What a strange couple of months it has been for Rafael Nadal, maybe even the last year. The last 12 month period started bad, got worse, got worse still, had a little bit of hope, and then hit rock bottom again. This last week has given some new hope again though.
The former world No.1 has always been a dead-cert at the French Open, but the nine-time champion just wasn’t able to arrest a slide that now sees him on the verge of falling out of the world’s top ten best players.
After bowing out in the Paris quarter-finals to Novak Djokovic, his long-time foe, many have questioned where 29-year-old goes from here. He was the ‘King of Clay’ until Roland Garros ended, and it was only due to get worse on grass.
However, in a bit of a shock result, Nadal triumphed in Stuttgart last week to take his first title on the surface since Wimbledon 2010. It does show just how far he has fallen that a victory over Viktor Troicki is greeted with a sense of surprise.
Focus now moves on to Queens and then Wimbledon. Number one on the agenda for the Spaniard, before winning titles, surely has to be improving his world ranking again. To be fair, it shouldn’t be that difficult and he has it in him to catch Djokovic on top of the tree.
After bowing out of Wimbledon in round four last year against Nick Kyrgios, Nadal barely picked-up a racquet again in the season. There are so many ranking points to be had.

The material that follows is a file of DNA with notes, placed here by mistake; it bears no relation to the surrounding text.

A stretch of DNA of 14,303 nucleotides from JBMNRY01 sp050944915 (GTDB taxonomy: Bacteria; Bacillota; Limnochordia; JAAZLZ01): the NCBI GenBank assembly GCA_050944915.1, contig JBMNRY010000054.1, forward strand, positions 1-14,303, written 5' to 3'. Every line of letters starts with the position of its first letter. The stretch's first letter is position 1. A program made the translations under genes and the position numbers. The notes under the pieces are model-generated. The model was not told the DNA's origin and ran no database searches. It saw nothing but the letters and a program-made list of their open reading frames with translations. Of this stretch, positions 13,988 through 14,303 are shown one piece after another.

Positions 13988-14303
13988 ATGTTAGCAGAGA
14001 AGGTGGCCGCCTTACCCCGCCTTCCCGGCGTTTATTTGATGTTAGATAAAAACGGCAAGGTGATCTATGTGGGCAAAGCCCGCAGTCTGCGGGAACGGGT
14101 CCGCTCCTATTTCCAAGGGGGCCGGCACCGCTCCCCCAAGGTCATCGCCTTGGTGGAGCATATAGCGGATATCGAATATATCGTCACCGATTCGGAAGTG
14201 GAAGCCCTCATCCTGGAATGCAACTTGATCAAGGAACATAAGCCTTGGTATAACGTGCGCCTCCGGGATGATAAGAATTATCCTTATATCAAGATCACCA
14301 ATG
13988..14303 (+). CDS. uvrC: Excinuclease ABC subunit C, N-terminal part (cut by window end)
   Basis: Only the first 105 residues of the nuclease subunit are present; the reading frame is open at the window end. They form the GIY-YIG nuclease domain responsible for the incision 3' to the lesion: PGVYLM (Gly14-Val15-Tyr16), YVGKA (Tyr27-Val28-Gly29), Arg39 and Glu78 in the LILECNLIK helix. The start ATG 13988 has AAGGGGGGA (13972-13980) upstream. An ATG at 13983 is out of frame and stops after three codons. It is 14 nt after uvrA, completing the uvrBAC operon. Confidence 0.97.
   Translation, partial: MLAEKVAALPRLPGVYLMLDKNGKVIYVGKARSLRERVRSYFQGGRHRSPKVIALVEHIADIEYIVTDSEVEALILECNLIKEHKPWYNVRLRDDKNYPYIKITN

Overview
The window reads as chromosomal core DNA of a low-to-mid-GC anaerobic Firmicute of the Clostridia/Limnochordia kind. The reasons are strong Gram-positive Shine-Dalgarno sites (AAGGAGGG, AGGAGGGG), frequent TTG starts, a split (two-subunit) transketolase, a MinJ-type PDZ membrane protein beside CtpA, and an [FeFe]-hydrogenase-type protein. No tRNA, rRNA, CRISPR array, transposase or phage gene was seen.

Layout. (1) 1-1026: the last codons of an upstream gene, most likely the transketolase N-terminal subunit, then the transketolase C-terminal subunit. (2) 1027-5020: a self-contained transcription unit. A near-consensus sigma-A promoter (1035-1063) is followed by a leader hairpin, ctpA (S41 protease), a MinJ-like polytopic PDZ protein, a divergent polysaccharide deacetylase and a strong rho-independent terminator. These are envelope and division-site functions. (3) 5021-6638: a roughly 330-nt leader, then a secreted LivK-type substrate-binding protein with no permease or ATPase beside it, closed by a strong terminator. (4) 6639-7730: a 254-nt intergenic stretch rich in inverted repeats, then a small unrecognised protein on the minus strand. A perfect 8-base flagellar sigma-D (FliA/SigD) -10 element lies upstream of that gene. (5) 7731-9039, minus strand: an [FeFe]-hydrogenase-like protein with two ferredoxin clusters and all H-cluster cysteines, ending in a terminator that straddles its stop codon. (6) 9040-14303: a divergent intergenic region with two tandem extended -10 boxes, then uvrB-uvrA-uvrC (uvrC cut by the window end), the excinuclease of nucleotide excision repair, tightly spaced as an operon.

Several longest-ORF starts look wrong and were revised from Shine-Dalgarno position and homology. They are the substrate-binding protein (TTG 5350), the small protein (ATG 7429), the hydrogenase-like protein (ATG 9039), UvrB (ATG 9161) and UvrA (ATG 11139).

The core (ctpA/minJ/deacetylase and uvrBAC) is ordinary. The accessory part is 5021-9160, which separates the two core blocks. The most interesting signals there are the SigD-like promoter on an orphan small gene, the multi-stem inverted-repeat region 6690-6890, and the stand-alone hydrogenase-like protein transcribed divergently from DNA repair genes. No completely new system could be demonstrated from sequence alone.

The pressure is somewhat off for him now too. At the French Open there was the expectation of an instant and miraculous return to form, and it just wasn’t going to work. Now, with that heartbreak behind him, the 14-time Grand Slam champion can slowly work on rebuilding his career.
All eyes will be on Djokovic, Andy Murray and Roger Federer again – they are the three most recent winners of SW19 and will be the bookmakers favourite. After a run of just four wins in three years, Nadal will flourish from being in the shadows.
You just wait too, with every tournament that now goes-by, Nadal’s ranking will slowly creep up and you have to expect that at some point in the next few months that he will find that level of brilliance that his fans are so used to.
You look at Federer, if he’s not the best at 33-years-old – nearly 34 – anymore, he’s definitely still in the top three. Nadal is certainly young enough to return to being the world’s best, he just needs to find away to look after those knees a bit more – his title in Germany shows that he is getting there.
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